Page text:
Harper’s Bazaar: A Decade of Style” at the International Center of Photography catalogues the transformations that technology of a different sort wrought on women’s bodies. The collection of more than thirty images—vivid color photographs from the past decade under editor Glenda Bailey—features work by famed fashion photographers such as Patrick Demarchelier, Terry Richardson, and Peter Lindbergh, as well as art-world luminaries like Nan Goldin and Chuck Close. Read More »

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    Fashion Week, 1947

    September 12, 2011 | by

    Gertrude Stein and model in Pierre Balmain’s salon, with Rosamond Bernier in the background. Photograph by Horst P. Horst.

    When the French fashion houses began to open again in 1946–47 after World War II and the occupation, American magazines thought it worthwhile to send people over to report on them. I was one of those people. I edged into the fashion world almost sideways. I thought I was going to write art features when I was recruited by Vogue. But Mrs. Chase thought otherwise, and her word was law.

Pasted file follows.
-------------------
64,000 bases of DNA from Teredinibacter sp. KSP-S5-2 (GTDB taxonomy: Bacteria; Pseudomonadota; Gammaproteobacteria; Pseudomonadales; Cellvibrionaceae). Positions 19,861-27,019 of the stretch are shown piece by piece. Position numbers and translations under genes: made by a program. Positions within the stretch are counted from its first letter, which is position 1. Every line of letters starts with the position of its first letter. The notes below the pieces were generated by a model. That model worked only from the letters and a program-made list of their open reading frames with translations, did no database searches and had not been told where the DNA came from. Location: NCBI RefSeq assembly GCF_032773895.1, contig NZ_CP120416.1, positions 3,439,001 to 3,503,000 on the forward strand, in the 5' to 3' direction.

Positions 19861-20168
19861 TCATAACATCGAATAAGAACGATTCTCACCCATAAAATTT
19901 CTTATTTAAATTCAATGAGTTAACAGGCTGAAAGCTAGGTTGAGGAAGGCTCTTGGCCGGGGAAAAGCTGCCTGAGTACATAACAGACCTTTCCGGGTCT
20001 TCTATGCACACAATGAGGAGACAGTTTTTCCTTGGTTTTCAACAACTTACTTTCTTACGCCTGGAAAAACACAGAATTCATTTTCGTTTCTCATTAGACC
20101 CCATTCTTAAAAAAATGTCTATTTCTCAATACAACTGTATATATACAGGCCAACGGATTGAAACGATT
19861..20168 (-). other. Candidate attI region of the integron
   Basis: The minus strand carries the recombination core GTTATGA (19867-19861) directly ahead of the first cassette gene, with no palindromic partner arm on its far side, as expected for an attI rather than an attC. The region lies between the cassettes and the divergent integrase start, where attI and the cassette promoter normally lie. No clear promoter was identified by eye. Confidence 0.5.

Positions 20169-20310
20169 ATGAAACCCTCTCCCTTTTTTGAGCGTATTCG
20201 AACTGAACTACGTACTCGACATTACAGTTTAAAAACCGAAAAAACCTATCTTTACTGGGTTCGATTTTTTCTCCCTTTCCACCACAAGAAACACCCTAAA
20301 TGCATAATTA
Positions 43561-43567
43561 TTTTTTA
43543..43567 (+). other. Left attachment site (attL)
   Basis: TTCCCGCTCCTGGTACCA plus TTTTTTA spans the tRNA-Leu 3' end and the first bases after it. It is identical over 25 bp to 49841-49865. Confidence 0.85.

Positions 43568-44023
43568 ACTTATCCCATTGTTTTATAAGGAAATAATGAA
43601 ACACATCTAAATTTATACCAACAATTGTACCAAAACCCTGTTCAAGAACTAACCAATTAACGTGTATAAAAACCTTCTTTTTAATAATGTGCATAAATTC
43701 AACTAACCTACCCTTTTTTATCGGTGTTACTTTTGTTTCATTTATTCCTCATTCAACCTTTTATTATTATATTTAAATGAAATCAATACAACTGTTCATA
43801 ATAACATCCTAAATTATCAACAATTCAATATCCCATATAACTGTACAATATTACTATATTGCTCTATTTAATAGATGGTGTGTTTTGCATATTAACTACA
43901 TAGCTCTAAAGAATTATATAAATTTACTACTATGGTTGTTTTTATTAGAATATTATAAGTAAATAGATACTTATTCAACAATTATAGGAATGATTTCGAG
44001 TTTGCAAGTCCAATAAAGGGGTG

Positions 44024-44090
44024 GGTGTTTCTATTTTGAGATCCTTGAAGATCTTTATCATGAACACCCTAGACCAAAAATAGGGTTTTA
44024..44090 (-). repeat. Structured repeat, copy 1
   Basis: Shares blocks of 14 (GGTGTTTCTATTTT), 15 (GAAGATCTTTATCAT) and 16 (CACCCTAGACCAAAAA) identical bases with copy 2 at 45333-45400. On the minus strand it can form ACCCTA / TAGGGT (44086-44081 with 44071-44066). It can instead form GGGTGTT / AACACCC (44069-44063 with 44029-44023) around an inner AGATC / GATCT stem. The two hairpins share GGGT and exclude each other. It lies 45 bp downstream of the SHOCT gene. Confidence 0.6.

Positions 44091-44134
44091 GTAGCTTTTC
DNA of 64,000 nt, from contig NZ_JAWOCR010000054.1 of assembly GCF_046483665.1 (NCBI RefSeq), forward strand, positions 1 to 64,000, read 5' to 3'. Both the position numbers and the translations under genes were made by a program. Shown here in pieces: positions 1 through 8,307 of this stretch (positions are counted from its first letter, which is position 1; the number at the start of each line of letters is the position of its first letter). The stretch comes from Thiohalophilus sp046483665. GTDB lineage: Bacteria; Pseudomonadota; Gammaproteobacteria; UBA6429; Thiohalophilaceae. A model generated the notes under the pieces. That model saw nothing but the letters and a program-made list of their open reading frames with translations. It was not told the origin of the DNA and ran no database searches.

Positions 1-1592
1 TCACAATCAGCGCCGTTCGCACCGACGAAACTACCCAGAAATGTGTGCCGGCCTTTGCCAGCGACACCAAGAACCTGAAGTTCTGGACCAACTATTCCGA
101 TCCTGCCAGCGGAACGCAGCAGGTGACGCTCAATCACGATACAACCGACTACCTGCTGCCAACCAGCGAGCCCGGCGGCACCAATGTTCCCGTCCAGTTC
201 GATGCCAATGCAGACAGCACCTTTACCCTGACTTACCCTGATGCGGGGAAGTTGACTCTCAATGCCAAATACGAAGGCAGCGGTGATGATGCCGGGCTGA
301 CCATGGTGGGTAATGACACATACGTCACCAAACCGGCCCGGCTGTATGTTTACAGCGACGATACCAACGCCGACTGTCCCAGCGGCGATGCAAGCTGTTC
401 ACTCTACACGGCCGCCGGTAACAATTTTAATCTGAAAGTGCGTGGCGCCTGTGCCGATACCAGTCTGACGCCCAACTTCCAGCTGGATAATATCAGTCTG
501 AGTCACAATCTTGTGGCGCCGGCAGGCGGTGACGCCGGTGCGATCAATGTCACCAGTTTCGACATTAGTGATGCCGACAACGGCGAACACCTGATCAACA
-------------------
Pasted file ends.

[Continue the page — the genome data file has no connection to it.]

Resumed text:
I found myself on one of those first transatlantic flights that stopped over for the night at Gander, Newfoundland, to refuel. You rested, fully dressed, in one of a line of cots in a kind of barracks. My immediate neighbors were a group of Dominican monks—Italian, no English. I had studied Italian a long time ago in college but had had no opportunity to practice. I could only remember a few lines of Dante, about returning from hell, not much of a conversational opener. I tried it out, anyhow, and got a gratifying response.

    My traveling companion was a small, angelic, and gifted artist who was the magazine’s dessinateur. He went under the name of Eric. My entire professional training was a hissed injunction as I left for the airport: “Keep Eric sober.” Keeping Eric sober turned out to be a major project, but if his gait was sometimes unsteady, his line never wavered. Read More »